The U.S. government has not yet provided Korea with a new letter of offer and acceptance agreement to switch the prime contractor to upgrade the country’s 134 F-16 s from BAE Systems to Lockheed Martin, although the Korean Defence Acquisition Program Administration (DAPA) was expecting it this month. Meanwhile, BAE Systems told AIN that the company is now reconsidering whether to bid on other international F-16 upgrade programs. Korea’s change of mind is unprecedented in the history of the U.S. Foreign Military Sales (FMS) program, and raises questions about future U.S. international defense sales, according to officials involved in such sales who were contacted by AIN.
DAPA abandoned its first choice of upgrader early last November, after the U.S. government upped the overall price of the agreed FMS by 45 percent, to about $2.5 billion. Korea had previously become the first international customer to choose a non-OEM to modify a fourth-generation combat jet. BAE Systems’ successful pitch was based on its experience upgrading U.S. Air National Guard F-16s, and some unique technology solutions. After its selection of BAE Systems in mid-2012, DAPA held a separate competition for an AESA radar, in which Raytheon’s RACR product was preferred to the SABR offered by Northrop Grumman, the incumbent F-16 radar supplier. The upgrade was originally envisaged as a direct commercial sale (DCS), but Korea eventually opted for an FMS.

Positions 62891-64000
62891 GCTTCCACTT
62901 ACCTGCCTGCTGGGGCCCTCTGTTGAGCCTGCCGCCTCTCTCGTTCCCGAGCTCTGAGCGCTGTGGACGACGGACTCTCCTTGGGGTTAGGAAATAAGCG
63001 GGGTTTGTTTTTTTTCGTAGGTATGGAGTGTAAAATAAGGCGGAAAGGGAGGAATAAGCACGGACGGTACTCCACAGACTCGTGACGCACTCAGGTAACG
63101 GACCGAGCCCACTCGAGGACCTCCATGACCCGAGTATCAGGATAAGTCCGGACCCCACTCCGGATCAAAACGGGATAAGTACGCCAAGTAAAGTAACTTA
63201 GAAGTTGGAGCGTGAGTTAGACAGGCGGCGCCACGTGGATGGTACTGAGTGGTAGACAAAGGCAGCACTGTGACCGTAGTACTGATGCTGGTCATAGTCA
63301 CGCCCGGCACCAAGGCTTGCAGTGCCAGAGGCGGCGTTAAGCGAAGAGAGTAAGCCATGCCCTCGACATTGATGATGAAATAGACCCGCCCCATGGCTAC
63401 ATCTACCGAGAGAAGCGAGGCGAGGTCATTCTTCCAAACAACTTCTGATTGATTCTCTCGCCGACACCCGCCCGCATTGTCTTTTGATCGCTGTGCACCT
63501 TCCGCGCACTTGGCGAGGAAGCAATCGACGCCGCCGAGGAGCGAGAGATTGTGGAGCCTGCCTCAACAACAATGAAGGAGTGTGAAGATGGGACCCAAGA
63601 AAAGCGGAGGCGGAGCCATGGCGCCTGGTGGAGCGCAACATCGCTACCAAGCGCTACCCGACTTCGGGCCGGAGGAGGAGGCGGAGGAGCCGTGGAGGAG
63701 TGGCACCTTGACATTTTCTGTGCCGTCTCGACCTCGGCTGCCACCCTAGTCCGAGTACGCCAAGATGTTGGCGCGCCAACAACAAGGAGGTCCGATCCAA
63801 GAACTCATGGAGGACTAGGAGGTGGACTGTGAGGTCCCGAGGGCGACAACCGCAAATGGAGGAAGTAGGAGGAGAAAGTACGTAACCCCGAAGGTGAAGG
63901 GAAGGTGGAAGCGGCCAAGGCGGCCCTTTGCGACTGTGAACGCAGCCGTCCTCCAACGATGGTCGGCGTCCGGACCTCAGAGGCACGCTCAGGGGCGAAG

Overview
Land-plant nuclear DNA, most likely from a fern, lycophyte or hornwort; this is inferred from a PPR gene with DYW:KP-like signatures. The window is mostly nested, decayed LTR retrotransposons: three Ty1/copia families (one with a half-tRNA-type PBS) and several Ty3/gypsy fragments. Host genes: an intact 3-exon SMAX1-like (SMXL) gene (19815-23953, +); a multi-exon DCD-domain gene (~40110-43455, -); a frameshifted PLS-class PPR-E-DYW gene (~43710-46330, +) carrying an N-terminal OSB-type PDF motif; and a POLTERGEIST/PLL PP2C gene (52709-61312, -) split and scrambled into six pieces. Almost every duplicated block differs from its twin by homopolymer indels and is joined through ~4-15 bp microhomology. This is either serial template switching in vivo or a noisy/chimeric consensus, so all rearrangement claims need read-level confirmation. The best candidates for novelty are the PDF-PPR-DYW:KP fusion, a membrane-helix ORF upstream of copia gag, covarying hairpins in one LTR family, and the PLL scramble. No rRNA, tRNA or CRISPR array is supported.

BAE Systems told AIN that right up until the Koreans pulled out, it remained committed to the firm fixed-price (FFP) deal that had been agreed in December 2013. The inter-governmental Letter of Offer and Acceptance (LOA) outlined a $1.7 billion program, with BAE to charge $1.3 billion and the U.S. government $400 million. BAE subsequently received a $140 million FFP contract for Phase 1 of the program, providing design, development and other preparations. The company opened a new facility at Alliance Airport in Texas to handle the work, and began construction of a systems integration laboratory (SIL). Two Korean air force F-16s were flown to there in June 2014. Alliance Airport is near Lockheed Martin’s F-16 production line at Fort Worth, and BAE Systems recruited workers and managers from Lockheed Martin.
According to a DAPA spokesman, the U.S. government asked for an additional Won 500 million ($470 million) for “risk management” and increased the amount that would ultimately be paid to BAE Systems by Won 300 million ($280 million).
U.S. DoD spokesman Lt. Col. Joe Sowers told AIN that “cost is never promised or guaranteed in the FMS process. Rather, the U.S. government completes an independent cost estimate to calculate the total cost of delivering the required capability—and not just the equipment itself—to the FMS partner over the life of the program.” Sowers described this policy as a Total Package Approach. “This estimate takes into account the historical cost of similar programs, to ensure the partner understands the expected cost of the program prior to signing a Letter of Agreement with the U.S. government,” he added.
BAE Systems told AIN that it is closing the Alliance Airport facility, with the loss of 190 jobs. It is contesting, in the U.S. courts, Korea’s belief that the company is required to pay it a bid bond of $43 million. The company told AIN that it has no further information on whether DAPA would restrict BAE’s ability to bid on other Korean programs, a possibility that the company mentioned in its court filing last November.
Lockheed Martin told AIN that it had been contacted by the U.S. government and looks forward to discussing the program with it and with Korea “at the appropriate time.”